So what we have to do through meditational practices is to go beyond the law of opposites, to go beyond the pains and the pleasures. Now this does not mean ignoring the pleasures or ignoring the pains. Nothing wrong in going to the theatre, nothing wrong in going to see a lovely ballet, all the nice things of life that could be pleasureful, but, how much emphasis we put on it. There lies the point. You see the Prima Donna, the Ballerina, flitting across the stage like an angel, as if she's flying through the air and not even touching the ground. "Ah, I see that" and the first thought that would come to my mind is "I am seeing Divinity in it's play", hah, Divinity playing. Here is Divinity dancing for me. I see the blade of grass in the wind. What great harmony there is? What great force and power there is in it's very flexibility? And the music in the leaves of the tree, what a great symphony it is? So we infuse, we allow through meditation that Divinity within us to permeate all our senses, hearing, seeing, touching, smelling. It is a total fallacy when people talk of subduing the senses. Enhance the senses by imbuing it, by allowing the real self within to permeate the senses so that everything becomes more enjoyable and life is enjoyed. I talk of joy not of pleasure, for pleasure must be turned to joy because joy is an area which is beyond pleasure and beyond the law of opposites. And then with meditation as our awareness expands our perspective changes. You could be put into the same circumstances and with a greater awareness you would have a total different value of the circumstance. You'd have a different perspective, like the favourite saying of mine 'Two men behind prison bars, one saw mud, the other saw stars' - both in the same circumstances. Or another one where two men were digging holes in the street, digging holes somewhere and one said he's digging a grave, the other said "I am digging the foundation, I am digging for the foundation of a cathedral". Ah, so look at the change, the perspective. So pain comes, pain has to come for we are creatures not only of circumstances, not only influenced by environment but we have come with a burden into this life, with a whole collection of experiences perhaps of many, many lives past which in Sanskrit is called Samskaras. So through meditation we lighten this burden until the entire burden disappears, then you go into Samadhi. Now Samadhi does not mean like the practice we did last night where you merge away into the absolute. If you keep on with that practice for about 20 / 21 days, your entire body will disintegrate but it is nice, twice a day even in elementary meditation. Yes. Even in elementary meditation, to take a dip, to take a dip in the cool waters on a hot day - well I don't know about England really (laughter) - but where I come from, we have a very nice climate and it is very pleasurable taking those dips, I mean surrounded by the sea - we have the Atlantic ocean and the Indian ocean and you can choose either - the Eastern philosophies and the Western philosophies and you dip, feel cool, refreshed.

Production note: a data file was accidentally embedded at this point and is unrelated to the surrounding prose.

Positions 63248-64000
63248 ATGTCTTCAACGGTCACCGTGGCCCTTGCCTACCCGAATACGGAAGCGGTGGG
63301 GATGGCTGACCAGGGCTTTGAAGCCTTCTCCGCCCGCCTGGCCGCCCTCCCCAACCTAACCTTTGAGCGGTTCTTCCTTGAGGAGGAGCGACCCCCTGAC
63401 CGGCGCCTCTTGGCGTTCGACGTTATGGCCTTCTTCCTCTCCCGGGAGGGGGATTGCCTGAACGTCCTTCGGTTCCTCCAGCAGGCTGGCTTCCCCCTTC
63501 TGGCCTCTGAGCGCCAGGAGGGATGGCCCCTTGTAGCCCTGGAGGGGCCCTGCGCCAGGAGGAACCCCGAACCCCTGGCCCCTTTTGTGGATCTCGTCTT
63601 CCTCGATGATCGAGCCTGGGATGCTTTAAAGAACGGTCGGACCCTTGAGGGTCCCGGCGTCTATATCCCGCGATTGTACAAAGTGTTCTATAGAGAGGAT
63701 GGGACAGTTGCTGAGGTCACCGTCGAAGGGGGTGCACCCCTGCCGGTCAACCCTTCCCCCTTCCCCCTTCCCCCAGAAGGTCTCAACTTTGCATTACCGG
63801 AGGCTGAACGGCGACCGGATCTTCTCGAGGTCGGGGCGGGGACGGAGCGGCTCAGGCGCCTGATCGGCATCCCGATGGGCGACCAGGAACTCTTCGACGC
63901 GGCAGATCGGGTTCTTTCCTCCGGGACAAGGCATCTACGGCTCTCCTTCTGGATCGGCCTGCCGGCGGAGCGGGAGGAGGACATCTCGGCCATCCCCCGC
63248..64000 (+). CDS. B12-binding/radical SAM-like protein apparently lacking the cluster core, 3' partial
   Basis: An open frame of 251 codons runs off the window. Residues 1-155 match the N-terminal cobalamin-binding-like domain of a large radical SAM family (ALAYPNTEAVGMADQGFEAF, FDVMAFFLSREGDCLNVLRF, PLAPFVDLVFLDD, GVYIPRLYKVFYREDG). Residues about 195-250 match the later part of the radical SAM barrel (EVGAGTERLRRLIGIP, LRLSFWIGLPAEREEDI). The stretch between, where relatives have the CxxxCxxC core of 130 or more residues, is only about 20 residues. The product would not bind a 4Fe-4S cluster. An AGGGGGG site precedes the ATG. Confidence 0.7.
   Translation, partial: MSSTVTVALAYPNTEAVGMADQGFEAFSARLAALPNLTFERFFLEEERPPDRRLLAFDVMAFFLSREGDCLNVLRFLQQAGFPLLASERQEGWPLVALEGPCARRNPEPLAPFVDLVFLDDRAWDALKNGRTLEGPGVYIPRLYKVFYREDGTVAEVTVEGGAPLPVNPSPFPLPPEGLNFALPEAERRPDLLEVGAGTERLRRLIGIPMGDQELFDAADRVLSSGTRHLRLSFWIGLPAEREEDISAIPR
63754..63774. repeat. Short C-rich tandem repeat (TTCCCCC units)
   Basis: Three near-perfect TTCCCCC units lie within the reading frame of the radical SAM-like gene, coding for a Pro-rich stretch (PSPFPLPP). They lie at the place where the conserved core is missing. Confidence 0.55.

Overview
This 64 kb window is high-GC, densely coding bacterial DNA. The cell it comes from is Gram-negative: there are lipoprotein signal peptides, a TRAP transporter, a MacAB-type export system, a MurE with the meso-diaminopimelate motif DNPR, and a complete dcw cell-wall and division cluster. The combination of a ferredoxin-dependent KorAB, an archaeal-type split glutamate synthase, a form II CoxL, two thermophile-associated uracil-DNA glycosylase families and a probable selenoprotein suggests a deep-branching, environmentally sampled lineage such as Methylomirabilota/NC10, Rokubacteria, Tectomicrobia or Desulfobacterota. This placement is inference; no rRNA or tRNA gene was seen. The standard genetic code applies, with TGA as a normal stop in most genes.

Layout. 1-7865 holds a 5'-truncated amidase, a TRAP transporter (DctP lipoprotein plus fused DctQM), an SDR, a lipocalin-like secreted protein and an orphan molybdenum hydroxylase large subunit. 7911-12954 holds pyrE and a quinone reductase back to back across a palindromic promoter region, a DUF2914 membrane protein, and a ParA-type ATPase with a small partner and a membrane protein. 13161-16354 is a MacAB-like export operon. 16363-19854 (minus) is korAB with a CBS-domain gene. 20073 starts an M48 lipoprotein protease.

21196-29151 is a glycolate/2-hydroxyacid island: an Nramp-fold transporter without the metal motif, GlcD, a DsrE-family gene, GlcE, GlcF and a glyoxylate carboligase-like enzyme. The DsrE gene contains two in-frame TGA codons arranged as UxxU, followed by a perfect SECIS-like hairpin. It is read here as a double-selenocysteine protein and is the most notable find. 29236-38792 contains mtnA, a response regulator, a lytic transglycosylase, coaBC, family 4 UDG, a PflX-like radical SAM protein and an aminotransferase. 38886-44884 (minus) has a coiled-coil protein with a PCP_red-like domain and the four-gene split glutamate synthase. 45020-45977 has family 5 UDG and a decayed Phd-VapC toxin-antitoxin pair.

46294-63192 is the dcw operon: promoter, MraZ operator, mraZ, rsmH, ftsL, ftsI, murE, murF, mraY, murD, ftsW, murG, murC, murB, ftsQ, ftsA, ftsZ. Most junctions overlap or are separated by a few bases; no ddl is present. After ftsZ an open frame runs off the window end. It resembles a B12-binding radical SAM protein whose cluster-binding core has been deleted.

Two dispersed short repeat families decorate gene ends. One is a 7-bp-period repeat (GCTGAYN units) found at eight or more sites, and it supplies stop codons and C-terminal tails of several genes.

So the purpose of meditation is to find that integration within ourselves of mind body and spirit and by finding the integration, by the three aspects of man functioning in harmony, we become harmonious. And to be harmonious is to be joyful. Therefore Jesus always said 'Be of good cheer.' Have that joy. Yes. Yes. And to find that joy one has to understand the value of pleasure and pain. And how does one understand the value of pleasure and pain, is that we do not give either undue emphasis. Now meditation helps us there because of the widened awareness, because of being able to look at a thing from a different perspective. The sting in the pain is lost and we see it as a necessity in life. For pain too, could become joyful if we examine it closely! And we realise by this expanded awareness that if pain comes to us, we have brought it upon ourselves. Most people say the environment has brought pain to me but you have attracted your environment. You have placed yourself in that environment. There is no such thing as an accident. Nothing is accidental. It is all within the plan that you have created with your free will, within the framework of the Divine will.
So meditation helps us to use that instrument of free will in a proper manner. And by using the freewill in a proper manner, you are flowing with the laws of nature. And the laws of nature are governed by Divine will. So freewill here joins hands with Divine will and no separation exists. Then you know the meaning of being an individual person and yet saying "Thy Will be Done". Even before one realises the universality that man really is, man has everything within himself - the acorn has the entire oak tree within itself and - but the acorn has to be exploded. An explosion occurs in the ground. The seed explodes for it to grow. So in meditation we undergo a process of explosion and being internal we could call it implosion. And in that implosion one grows, the awareness develops, the mind's perspectives, attitudes change. We reach a height where we have a panoramic view of the whole scene, not the little streets that we walk through that seem so dirty.
I was lecturing in America last year and one meditator through her meditations had an experience, which she wrote to me about and she is here in the audience. She says "I went through an experience while I was driving my little mini car through the Alps and you were sitting next to me. So she said "Guruji look at this winding road through these mountains. Look how dangerous it looks. What must I do?" And Guruji, you replied "Just drive on, don't bother, your attention should be on driving. Never mind those Alps. They can be even bigger." And then the scene changed for her where she found herself in an aeroplane and I was still sitting next to her. And then she asked "What are those little things down there?" I said "Those are the Alps". Ah. See the perspective.